History of the DeSales Free Clinic
The DeSales Free Clinic was opened by the DeSales Physician Assistant Program in January 2007. Founded by then-student Brett Feldman, it is a student-run, student-funded clinic located inside the Allentown Rescue Mission in the heart of center city Allentown, Pennsylvania.
The clinic is open two evenings per week and provides completely free primary and acute care, laboratory services and medications to the men seeking shelter or enrolled in a recovery program at the Allentown Rescue Mission. Participation in the clinic is a curricular requirement for all first and second year physician assistant graduate students as an integral part of their education. Here, students learn how to effectively communicate and care for patients who have limited resources.
In addition to providing a great service to the community, the students learn to deliver culturally competent, cost-effective care while learning to use community resources to help their patients.
Services Provided at the DeSales Free Clinic
Free medical visits for both acute and chronic medical management
Free prescription and over-the-counter medications
Free laboratory testing
Access to wound care, cardiology, endocrinology and orthopedic specialists
Service Learning by the Numbers
Total number of individual visits (Jan 2007 - Nov 2016): 5,214
Total number of individual patients (Jan 2007 - Jan 2014): 1,338
Average number of patients seen per evening: 8 to 10
Number of volunteer medical providers: 31
Number of DeSales PA graduates volunteering at the clinic: 16
Students raise over $5,000 per year for the DeSales Free Clinic.
An Opportunity for Collaboration
The care received by the patients of the DeSales Free Clinic is provided directly by the DeSales Physician Assistant students. First and second year students work together as a team with the patient to gather the appropriate history and perform the physical exam.
This team setting allows first year students the opportunity to apply what is being taught in the classroom to real-world scenarios. The second year student has the opportunity to teach their peers and begin to learn the art of mentoring. Patients are discussed with preceptors or PA program faculty to develop an appropriate plan of care.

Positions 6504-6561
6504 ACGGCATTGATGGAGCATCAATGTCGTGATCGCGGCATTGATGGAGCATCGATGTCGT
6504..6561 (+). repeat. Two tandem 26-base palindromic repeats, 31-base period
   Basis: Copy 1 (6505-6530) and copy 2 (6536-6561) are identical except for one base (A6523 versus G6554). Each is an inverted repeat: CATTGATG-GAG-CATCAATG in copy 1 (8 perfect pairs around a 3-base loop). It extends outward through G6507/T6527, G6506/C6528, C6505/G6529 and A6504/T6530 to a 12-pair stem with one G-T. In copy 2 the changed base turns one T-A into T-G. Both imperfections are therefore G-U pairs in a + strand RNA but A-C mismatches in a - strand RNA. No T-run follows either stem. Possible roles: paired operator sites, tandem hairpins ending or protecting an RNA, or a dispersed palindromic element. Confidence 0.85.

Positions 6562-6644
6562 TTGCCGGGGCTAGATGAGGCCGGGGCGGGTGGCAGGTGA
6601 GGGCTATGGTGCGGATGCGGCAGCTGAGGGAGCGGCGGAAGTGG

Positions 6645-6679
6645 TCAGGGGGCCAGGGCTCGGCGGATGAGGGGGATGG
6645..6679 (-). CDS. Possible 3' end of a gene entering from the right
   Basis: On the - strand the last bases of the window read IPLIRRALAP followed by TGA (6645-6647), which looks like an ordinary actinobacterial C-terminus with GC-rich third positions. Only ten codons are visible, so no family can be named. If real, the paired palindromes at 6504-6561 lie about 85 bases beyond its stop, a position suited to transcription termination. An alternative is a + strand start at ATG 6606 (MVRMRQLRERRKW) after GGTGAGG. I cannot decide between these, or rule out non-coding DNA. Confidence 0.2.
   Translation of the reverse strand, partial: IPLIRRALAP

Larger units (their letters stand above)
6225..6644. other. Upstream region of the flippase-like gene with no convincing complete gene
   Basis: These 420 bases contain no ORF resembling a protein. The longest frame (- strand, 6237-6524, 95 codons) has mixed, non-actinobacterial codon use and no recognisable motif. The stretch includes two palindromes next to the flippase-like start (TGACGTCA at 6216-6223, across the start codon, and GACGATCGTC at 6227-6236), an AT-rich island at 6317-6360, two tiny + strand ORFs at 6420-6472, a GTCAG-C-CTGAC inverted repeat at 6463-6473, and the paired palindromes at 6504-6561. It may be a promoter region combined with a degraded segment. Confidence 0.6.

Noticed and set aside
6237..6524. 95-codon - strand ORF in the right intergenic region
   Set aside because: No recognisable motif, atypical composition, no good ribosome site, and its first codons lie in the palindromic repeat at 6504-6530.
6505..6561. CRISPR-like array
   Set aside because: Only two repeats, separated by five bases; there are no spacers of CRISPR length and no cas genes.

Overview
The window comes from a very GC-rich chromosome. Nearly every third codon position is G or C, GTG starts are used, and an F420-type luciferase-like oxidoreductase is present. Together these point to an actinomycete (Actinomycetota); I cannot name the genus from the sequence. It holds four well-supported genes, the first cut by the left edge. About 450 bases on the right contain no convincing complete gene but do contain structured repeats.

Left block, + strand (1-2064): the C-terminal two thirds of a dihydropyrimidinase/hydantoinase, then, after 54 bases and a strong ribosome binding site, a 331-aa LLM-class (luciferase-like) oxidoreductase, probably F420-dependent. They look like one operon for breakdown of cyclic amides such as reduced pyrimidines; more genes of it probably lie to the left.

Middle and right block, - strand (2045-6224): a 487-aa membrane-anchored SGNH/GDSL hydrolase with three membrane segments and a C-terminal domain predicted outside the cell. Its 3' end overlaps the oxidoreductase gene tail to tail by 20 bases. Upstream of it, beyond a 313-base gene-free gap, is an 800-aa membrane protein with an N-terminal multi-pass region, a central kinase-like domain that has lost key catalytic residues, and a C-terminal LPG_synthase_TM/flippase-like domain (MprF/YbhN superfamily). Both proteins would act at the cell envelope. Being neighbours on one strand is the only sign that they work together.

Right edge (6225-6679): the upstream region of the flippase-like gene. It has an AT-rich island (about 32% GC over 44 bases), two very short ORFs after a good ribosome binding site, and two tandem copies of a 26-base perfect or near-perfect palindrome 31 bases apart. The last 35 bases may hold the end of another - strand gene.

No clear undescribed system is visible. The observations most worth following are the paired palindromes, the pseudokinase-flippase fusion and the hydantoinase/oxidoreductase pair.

The DeSales University Nursing Program also incorporates student learning experiences at the Mission by providing screening procedures and therapeutic communication with the residents early in the morning. All patients with abnormal findings are referred to the DeSales Free Clinic on the same day, thus closing the loop of patient care referral.
This collaboration between professions has fostered a meaningful appreciation of continuity of care and has led to the treatment of multiple, previously unidentified, patients in need of care.
The Truth Home is a therapeutic residential home for survivors of sex trafficking and sexual exploitation. It provides a warm, family setting for women, consisting of 8-12 months in an intensive therapeutic environment.
The DeSales physician assistant program medical team provides free medical care to survivors in the home. Every other week a faculty member and PA student go visit and offer support. Whether discussing healthcare needs or simply building healthy relationships over breakfast, the DeSales physician assistant program is dedicated to helping these survivors.
Before volunteering, students are educated about global and local human trafficking, and hear a local survivor share her story. Students are trained in the impact, risk factors, and indicators for human trafficking, as well as in the navigation of resources for victims.
The DeSales University physician assistant medical team is proud to be part of a community that embraces the survivors within the residential home to help assist in their recovery.